In 2010, Bentall and John Read co-authored a literature review on "The effectiveness of electroconvulsive therapy" (ECT). It examined placebo-controlled studies and concluded ECT had minimal benefits for people with depression and schizophrenia. [10] The authors said "given the strong evidence of persistent and, for some, permanent brain dysfunction, primarily evidenced in the form of retrograde and anterograde amnesia, and the evidence of a slight but significant increased risk of death, the cost-benefit analysis for ECT is so poor that its use cannot be scientifically justified". [11] Psychiatrists, however, sharply criticized this paper in passing by calling it an "evidence-poor paper with an anti-ECT agenda". [12]

In 2012, Bentall and collaborators in Maastricht published a meta-analysis of the research literature on childhood trauma and psychosis, considering epidemiological, case-control, and prospective studies. [13] This study found that the evidence that childhood trauma confers a risk of adult psychosis is highly consistent, with children who have experienced trauma (sexual abuse, physical abuse, loss of a parent or bullying) being approximately three times more likely to become psychotic than non-traumatised children there was a dose-response effect (the most severely traumatised children were even more likely to become psychotic) suggesting that the effect is causal. This finding, and other findings suggesting that there are many social risk factors for severe mental illness, has led to Bentall's current interest in public mental health.

Misconduct and unethical behaviour

It’s worth noting how serious the Journal of Psychosomatic Research considered the misconduct they identified by Relton and others. From the Results section of the paper:

We found the presentation by Dr. Relton disturbing on multiple grounds. This admission of unethical behavior calls her scientific integrity into question. The premise for her actions rests on an errant assumption widespread among clinicians, based on anecdotal experience, that one possesses an ultimate knowledge of what works and doesn’t work without the need for rigorous study. The history of medicine, unfortunately, has been littered by countless treatments that practitioners believed in and dispensed, only to be later found not beneficial or even harmful [4]. This underscores the importance of rigorous study for treatments where equipoise exists in the scientific community, as it arguably did for the use of homeopathy for chronic fatigue syndrome. Dr. Relton likely did not hold that equipoise herself, but if she had ethical concerns about the study, the appropriate action would have been to not participate in it. Instead, she purports to have enlisted colleagues to deliberately and systematically undermine the study.

In watching the presentation, the purpose of this admission seemed to be to discount the results of a rigorous but essentially negative study in the context of promoting her own ideas related to trial design. While we cannot know for certain that her motivation was to discount the results of this study, what she said clearly seeks to undermine the credibility of a trial whose results challenged her firmly held but untested beliefs about the benefit of a treatment that she had high allegiance to. Regardless of her intent or what actually happened during the trial, Dr. Relton’s presentation is ipso facto evidence of either an admitted prior ethical breach or is itself an ethical breach for the following reasons. Either she indeed undermined an ambitious effort to study of the efficacy of homeopathy for chronic fatigue syndrome, negating the work of all other investigators, study staff, and participants involved in the study as well as the investment of the public, or she is conducting a late and inappropriate attack on the study’s credibility. Her presentation certainly warrants formal censure from the scientific community, and this paper may contribute to that. Despite this clear indictment, after discussing and considering the complaint of Mr. Henness for several months, we ultimately decided not to retract the paper.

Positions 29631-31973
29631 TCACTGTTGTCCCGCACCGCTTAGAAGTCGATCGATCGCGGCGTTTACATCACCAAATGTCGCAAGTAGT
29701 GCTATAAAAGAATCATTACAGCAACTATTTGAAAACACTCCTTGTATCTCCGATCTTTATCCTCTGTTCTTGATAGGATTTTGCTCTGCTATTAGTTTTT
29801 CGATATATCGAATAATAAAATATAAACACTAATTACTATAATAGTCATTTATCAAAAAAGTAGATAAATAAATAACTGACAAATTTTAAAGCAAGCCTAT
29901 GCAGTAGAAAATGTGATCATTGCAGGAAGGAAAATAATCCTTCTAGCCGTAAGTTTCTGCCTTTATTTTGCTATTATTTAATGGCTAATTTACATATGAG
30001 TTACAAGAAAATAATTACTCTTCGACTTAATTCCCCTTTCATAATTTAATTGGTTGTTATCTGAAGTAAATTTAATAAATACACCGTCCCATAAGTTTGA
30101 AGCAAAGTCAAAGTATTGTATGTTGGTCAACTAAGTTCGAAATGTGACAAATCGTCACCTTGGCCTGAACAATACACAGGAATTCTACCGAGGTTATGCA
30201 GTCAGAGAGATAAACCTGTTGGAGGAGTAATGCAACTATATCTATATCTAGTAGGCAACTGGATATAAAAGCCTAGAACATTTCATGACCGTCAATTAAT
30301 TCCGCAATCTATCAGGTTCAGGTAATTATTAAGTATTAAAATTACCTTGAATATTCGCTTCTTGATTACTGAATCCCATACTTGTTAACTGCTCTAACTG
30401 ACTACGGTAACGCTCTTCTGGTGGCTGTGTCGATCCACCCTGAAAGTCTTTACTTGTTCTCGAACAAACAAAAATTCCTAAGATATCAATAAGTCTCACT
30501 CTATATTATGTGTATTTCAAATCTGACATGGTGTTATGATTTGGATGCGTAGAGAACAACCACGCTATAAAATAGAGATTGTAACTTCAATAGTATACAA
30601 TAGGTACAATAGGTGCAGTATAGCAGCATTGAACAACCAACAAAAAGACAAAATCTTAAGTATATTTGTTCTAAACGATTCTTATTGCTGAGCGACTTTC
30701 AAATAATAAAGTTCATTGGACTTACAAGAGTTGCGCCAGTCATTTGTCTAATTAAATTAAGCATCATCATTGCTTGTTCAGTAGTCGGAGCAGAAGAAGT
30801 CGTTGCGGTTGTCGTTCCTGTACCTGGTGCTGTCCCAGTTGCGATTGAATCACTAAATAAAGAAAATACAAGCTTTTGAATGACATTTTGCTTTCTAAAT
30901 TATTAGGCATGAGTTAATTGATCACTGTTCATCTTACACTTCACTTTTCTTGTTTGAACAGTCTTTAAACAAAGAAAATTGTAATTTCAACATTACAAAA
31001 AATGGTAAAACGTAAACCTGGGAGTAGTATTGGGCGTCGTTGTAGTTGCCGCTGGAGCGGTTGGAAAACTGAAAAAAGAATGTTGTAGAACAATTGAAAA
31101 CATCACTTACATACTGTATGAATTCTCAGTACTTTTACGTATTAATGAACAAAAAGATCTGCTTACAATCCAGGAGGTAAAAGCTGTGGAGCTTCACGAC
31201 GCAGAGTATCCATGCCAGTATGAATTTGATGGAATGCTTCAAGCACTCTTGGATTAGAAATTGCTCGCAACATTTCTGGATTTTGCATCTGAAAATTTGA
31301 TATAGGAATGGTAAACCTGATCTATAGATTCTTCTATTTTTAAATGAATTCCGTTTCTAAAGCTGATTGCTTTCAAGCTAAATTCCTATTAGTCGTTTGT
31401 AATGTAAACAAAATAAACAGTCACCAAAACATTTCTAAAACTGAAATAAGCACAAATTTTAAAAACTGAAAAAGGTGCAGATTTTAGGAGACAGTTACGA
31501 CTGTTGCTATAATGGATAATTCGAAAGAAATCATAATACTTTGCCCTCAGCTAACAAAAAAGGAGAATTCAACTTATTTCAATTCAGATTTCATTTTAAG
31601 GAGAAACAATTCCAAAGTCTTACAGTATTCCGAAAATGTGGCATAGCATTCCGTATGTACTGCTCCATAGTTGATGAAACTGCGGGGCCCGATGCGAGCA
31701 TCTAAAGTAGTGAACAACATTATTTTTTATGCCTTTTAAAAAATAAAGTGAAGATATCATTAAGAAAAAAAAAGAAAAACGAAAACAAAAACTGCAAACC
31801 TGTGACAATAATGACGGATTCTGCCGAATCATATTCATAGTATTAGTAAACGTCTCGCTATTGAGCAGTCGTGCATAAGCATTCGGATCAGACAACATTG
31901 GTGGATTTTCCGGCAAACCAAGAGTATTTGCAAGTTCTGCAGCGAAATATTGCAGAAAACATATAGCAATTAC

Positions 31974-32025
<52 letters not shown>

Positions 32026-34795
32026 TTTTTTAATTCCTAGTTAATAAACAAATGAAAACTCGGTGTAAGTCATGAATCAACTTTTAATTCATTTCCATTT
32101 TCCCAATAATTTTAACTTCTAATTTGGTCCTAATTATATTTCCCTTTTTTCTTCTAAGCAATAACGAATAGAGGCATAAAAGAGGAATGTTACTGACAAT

They decided not to retract the paper but instead use it for ethical reflection. However, they concluded I had highlighted “undisputable evidence of scientific misconduct” by the homeopaths concerned:

When is lack of scientific integrity a reason for retracting a paper? A case study

Objective: The journal received a request to retract a paper reporting the results of a triple-blind randomized placebo-controlled trial. The present and immediate past editors expand on the journal’s decision not to retract this paper in spite of undisputable evidence of scientific misconduct on behalf of one of the investigators.

Methods: The editors present an ethical reflection on the request to retract this randomized clinical trial with consideration of relevant guidelines from the committee on Publication Ethics (COPE) and the International Committee of Medical Journal Editors (ICMJE) applied to the unique contextual issues of this case.

Results: In this case, scientific misconduct by a blinded provider of a homeopathy intervention attempted to undermine the study blind. As part of the study, the integrity of the study blind was assessed. Neither participants nor homeopaths were able to identify whether the participant was assigned to homeopathic medicine or placebo. Central to the decision not to retract the paper was the fact that the rigorous scientific design provided evidence that the outcome of the study was not affected by the misconduct. The misconduct itself was thought to be insufficient reason to retract the paper.

Conclusion: Retracting a paper of which the outcome is still valid was in itself considered unethical, as it takes away the opportunity to benefit from its results, rendering the whole study useless. In such cases, scientific misconduct is better handled through other professional channels.